Cool brands can experiment, create unique products and new methods in a much more forgiving environment. In a way it’s the same privilege that only geniuses and prodigies are given.
People will often assert that you can be different, weird and odd because you’re special. That uniqueness is so valuable that you’re allowed to do whatever it takes to produce great work. Just don’t forget that it is a credit. Don’t withdraw more than you deposit — or you could bankrupt your brand.
Coolness Arbitrage, The Business of Being Cool
Life and learning coach Jen Dzuira asserts, “You can rarely charge directly for coolness; you must practice coolness arbitrage.”
Coolness arbitrage assumes that as a person or business you can’t sell cool to other cool people. Instead you can capitalize on your coolness by selling it to the uncool.
Dzuira suggests, “Even among the highly successful, it is often the case that prestigious gigs don’t pay well. Vogue covers don’t pay. Performers at the Grammys get union scale (and access to swag). These gigs are loss leaders. That is:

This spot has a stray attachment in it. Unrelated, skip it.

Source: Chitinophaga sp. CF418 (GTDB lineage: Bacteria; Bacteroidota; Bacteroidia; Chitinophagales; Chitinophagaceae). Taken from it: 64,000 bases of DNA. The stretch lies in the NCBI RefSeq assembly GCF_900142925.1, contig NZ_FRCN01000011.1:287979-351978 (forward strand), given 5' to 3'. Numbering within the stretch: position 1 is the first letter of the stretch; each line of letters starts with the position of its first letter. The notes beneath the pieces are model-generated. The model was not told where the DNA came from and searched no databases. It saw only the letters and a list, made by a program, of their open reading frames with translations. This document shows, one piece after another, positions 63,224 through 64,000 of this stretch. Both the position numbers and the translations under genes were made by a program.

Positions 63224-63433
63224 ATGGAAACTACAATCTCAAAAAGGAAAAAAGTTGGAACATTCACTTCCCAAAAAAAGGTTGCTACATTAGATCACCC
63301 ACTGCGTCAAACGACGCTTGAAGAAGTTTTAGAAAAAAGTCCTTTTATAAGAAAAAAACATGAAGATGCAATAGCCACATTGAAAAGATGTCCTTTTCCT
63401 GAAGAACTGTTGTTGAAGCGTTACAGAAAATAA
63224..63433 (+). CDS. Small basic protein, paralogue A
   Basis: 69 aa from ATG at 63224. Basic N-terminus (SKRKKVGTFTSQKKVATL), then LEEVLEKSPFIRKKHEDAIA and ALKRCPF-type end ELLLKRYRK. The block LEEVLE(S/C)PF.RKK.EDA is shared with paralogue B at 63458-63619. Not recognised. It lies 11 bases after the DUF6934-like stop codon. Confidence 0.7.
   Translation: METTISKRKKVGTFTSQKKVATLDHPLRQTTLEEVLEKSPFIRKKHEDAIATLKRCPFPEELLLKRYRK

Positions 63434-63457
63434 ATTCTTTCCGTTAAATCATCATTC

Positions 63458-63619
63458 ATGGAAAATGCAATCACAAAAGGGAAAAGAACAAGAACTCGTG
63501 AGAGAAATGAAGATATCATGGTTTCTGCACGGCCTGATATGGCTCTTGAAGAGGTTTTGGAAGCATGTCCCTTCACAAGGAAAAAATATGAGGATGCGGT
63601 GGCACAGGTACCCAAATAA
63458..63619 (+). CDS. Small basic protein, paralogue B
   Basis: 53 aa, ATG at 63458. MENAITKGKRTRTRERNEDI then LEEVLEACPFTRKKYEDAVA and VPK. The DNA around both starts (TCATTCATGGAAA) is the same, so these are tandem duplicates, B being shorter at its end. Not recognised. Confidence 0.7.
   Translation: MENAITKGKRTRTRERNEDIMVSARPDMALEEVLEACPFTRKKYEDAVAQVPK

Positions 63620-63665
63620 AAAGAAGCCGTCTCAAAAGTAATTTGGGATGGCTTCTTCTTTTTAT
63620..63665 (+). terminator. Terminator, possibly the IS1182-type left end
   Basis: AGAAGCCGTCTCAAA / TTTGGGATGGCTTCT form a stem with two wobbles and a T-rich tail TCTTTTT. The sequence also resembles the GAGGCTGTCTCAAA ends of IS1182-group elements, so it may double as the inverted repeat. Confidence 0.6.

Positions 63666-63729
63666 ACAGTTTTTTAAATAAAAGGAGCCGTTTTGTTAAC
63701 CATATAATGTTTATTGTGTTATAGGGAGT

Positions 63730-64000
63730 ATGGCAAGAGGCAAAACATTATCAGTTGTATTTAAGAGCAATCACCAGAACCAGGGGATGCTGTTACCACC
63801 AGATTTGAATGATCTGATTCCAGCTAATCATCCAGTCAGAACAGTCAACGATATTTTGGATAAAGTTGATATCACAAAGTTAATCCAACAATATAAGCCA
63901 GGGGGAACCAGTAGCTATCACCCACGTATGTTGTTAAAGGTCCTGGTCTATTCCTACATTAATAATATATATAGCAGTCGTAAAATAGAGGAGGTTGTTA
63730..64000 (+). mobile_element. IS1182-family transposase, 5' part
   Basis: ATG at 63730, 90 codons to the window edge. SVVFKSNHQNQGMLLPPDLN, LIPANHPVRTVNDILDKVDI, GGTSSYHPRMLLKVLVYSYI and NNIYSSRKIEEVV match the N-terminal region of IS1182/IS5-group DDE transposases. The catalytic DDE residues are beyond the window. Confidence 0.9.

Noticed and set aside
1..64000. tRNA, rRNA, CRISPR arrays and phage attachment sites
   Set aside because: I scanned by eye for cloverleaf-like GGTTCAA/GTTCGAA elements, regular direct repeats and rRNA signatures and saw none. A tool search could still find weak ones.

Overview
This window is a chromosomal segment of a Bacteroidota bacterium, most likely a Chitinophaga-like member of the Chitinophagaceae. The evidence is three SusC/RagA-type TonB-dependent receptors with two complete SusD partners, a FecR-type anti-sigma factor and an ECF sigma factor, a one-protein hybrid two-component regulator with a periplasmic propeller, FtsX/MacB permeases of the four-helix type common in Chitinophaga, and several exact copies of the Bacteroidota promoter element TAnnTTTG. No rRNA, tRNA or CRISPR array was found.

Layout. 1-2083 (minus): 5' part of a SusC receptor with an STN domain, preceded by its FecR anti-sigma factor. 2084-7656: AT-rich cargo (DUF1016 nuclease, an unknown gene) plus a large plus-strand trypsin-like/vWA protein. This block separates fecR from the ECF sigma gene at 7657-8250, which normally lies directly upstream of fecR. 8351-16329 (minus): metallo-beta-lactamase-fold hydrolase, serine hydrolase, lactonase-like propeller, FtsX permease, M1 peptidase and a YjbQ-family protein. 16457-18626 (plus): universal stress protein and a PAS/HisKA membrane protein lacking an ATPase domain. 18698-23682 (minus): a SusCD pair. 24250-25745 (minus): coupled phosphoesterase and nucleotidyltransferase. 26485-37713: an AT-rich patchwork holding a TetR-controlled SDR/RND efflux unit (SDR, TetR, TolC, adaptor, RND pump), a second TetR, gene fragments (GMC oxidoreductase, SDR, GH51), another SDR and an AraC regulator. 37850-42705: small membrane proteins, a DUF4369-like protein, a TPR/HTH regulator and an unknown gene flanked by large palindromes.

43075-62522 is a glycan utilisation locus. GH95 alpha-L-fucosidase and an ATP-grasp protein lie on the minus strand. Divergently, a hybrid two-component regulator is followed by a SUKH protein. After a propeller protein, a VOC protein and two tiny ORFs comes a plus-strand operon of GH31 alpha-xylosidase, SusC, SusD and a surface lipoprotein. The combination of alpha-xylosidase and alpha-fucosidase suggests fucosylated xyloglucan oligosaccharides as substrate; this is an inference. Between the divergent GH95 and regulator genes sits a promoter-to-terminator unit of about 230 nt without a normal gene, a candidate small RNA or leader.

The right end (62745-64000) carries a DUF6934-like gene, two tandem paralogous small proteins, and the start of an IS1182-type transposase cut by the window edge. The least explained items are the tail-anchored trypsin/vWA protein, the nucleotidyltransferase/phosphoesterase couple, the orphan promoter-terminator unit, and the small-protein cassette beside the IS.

1. It is very hard to make money being cool around other cool people.
2. It is very easy to make money being cool around uncool people.
3. In order to do this, you have to build up your reserves of coolness at a financial loss.
4. You must then meet less cool people and exchange your coolness for money.”
Being considered “cool” is covetable because others will pay a premium to see what is on the other side. Actress Mae West, whose entertainment career spanned seven decades, had tremendous success by giving her upper class audience a slumming experience.
Since they couldn’t get a glimpse into this world anywhere else, they paid a premium to get it. This world that was so commonplace for one group, was completely unknown to another group that wanted to experience it without actually having to live it.
Funny how that works.
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Felicia Ceballos-Marroquin is the Founder of Acrassy Marketing, a Los Angeles-based marketing and web design and development firm that believes in giving small businesses the marketing power of a large corporation on a small scale.
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